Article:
Verdict: Outstanding flexibility and reach, a nice price but watch out for that water ingress 83%
Buy from www.tredz.co.uk
The Racer 2.0 from Aqua Sphere has some of the loudest graphics on test, but it’s a quietly-graceful suit that does everything efficiently well in the water. There’s minimal water ingress, no chafing around the neck and a blend of SCS-coated Yamamoto 39 and 40 panels for some superior comfort and suppleness. The 1.5mm thick arms are an improvement on the previous Racer in terms of reach and flexibility and they’ve retained the impressive quick-release ankle panels (and 1mm sleeves) for a hasty T1 time. The 4mm and 5mm combination of neoprene thickness in the core and back place it at the higher end here, but it’s still far from excessive. It’s also one of the warmer suits on test (but not overly so) thanks to the Thermo-Guard technology on the shoulders, chest and legs if you struggle with the cold. aquasphereswim.com/uk
Verdict: Striking graphics, a decent price and a superior build make this a winning option 91%
Buy from www.swiminn.com
The Reaction’s tech has been around for a while now, and much here has trickled down from Blueseventy’s top-end Helix suit. But that’s no bad thing, as the Helix is a tri wetsuit classic. The Reaction looks fantastic out of the box, is lean and light, and the fine form continues in the water. The catch panels of the mid-decade Reaction have been replaced with textured forearm panels (which aim to enhance the propulsion phase of the stroke), and the 1.5mm shoulders produce a range of flexibility. With 4mm and 5mm sections in the chest and legs there’s a good level of buoyancy and warmth, and their V02 chest panel genuinely assists the breathing process. While the brand tout their low collar neckline, we did have some rub here, so lube accordingly and try before you buy. There’s also a winning thermal version on offer for off-season swims. blueseventy.co.uk
Verdict: The price has gone up since 2017, but it’s still a buoyant and comfy suit; watch out for the neck though 85%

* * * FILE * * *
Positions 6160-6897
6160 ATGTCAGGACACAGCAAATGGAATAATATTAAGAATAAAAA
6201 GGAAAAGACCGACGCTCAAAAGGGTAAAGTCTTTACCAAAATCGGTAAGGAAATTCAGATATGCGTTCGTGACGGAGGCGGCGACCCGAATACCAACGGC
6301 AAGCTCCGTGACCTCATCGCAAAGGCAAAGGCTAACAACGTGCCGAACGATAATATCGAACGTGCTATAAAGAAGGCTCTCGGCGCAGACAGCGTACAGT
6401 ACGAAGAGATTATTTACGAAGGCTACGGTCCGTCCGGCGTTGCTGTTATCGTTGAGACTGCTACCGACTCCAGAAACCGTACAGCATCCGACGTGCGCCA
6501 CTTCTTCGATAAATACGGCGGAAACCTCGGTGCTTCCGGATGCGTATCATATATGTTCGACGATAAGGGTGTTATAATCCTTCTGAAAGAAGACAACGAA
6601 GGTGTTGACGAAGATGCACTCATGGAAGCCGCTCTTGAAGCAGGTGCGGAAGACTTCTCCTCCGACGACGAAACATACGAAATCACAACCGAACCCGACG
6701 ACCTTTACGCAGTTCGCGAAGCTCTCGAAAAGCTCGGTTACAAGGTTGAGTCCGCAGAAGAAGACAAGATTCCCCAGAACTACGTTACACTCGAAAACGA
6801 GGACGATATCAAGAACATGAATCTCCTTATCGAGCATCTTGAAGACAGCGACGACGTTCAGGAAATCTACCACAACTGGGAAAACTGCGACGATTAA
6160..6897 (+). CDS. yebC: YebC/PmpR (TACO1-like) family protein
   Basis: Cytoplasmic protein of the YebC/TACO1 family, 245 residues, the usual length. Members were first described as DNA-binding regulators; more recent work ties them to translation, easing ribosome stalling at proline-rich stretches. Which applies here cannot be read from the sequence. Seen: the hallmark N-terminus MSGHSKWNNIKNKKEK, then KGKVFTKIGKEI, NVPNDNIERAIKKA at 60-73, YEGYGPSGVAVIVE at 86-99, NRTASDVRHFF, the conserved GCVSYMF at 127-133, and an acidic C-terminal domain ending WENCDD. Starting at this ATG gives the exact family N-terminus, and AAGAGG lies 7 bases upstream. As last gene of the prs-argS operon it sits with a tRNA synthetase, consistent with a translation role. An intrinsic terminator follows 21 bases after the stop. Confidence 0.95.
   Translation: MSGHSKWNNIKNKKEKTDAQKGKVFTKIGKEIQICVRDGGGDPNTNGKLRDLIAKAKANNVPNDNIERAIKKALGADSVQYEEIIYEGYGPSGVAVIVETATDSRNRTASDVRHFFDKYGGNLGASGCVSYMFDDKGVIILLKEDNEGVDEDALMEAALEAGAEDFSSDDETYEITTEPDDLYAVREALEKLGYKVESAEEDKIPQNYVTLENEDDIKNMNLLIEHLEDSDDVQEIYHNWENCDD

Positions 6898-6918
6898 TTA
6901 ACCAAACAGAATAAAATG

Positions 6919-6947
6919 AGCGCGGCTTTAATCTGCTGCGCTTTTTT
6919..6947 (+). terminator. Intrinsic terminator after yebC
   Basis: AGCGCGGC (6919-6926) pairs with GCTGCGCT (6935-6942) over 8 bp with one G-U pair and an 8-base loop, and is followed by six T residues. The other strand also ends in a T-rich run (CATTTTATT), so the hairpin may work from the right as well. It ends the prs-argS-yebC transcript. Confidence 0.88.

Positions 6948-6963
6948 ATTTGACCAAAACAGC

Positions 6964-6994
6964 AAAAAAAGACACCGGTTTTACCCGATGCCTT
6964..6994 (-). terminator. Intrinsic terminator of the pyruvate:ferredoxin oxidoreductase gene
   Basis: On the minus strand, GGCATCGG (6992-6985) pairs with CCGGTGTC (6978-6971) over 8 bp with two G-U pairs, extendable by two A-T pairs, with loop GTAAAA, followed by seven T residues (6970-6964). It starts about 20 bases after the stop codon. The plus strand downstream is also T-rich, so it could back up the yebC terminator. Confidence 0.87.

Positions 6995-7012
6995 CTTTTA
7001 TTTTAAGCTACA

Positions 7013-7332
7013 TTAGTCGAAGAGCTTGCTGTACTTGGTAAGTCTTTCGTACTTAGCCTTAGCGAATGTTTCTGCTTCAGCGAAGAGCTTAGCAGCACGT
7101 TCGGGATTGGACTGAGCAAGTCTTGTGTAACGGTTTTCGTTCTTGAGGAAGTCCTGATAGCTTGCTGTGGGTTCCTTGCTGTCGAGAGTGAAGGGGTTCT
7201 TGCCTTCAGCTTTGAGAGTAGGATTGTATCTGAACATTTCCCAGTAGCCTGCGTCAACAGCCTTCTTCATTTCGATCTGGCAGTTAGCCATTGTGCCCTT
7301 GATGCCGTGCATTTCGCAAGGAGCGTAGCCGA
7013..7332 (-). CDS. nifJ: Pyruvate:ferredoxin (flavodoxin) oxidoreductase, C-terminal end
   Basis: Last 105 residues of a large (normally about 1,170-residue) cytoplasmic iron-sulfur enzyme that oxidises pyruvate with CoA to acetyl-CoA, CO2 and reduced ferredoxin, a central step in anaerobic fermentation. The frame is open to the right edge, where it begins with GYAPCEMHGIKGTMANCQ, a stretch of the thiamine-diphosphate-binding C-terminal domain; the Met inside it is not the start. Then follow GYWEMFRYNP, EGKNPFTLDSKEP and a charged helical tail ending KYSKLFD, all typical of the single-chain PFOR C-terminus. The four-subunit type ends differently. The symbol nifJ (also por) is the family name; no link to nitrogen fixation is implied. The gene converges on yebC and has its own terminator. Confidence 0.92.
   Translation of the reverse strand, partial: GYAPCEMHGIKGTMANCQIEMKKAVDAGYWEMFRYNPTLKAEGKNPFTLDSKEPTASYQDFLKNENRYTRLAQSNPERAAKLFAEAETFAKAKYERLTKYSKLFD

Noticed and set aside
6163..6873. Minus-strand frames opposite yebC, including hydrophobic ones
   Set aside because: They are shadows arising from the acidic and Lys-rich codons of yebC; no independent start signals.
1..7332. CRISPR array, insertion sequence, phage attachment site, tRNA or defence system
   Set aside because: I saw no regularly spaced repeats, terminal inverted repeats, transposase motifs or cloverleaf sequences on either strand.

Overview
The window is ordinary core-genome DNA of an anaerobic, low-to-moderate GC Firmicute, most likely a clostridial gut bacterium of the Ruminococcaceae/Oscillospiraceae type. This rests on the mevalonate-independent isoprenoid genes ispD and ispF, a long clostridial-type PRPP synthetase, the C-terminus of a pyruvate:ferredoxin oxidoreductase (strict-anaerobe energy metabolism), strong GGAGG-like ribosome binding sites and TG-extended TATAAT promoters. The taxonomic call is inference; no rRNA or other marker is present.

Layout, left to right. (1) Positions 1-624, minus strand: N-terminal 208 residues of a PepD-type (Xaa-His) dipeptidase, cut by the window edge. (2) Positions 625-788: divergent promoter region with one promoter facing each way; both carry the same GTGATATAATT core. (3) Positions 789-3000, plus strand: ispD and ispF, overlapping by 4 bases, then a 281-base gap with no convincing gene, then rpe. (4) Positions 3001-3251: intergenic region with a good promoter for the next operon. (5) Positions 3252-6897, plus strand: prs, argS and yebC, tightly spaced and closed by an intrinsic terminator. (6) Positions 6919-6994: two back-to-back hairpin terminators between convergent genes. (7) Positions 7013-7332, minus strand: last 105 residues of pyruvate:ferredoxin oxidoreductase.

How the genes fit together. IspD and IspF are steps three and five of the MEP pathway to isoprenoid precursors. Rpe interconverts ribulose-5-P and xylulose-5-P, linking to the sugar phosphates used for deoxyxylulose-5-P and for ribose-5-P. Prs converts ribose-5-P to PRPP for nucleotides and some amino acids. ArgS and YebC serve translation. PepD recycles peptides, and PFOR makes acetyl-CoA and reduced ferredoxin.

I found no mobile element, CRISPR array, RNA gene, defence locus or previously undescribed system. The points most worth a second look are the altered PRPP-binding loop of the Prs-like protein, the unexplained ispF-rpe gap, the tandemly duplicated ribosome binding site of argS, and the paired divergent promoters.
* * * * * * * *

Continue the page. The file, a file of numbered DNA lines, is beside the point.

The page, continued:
Buy from www.wiggle.co.uk
The previous Comp won this test back in 2017 – although when priced at £250 – so is the latest worth the extra spend? Yes, yes it is. Much of our acclaim stems from the brand’s patented Arms-Up tech (more than just canny marketing and consists of the suit being constructed with the arms above the head for increased mobility) that really does produce the most natural experience of all the suits here. Elsewhere, the 3mm of the core and 5mm of the legs should provide the optimum blend of lift for a wide array of age-groupers needing buoyancy. It’s easier to remove than the first edition of the Comp, and extra features include SCS coating and a comfortable low cut neck (but not one at the expense of water ingress). Worth noting is that you’ll struggle to try before buying, but Roka’s new UK distribution centre makes shipping much easier than before. roka.com
Verdict: Superior arm flexibility and reach plus assured buoyancy make this suit highly recommended 90%
Buy from www.sigmasports.com
If the Dhb Aeron Lab on test is defined by its breakaway zipper, then the P:2 Propel here stands out with the inclusion of 2mm thick catch panels, something we thought had been dispensed with by the tri market in about 2015. They’re not as rigid as the versions from years ago, but they’re still likely to divide opinion (you can probably tell we’re unconvinced of the merits for most swimmers). Yet, elsewhere, the suit is hugely impressive as it borrows plenty of tech from the top-end Propel, including the water entrapment zone and rollbar for stabilising the body position. The P:2 is also the most buoyant of 2XU’s suits, with 39-cell neoprene and thicknesses ranging from 1.5mm to the maximum 5mm (in the front of chest and lower back) to produce plenty of lift in the open water. Upper body flexibility is enhanced by the 1.5mm upper arm construction.
Verdict: Classy tech with plenty of buoyancy and flex, but we’re unconvinced by the catch panels 82%
Buy from www.wiggle.co.uk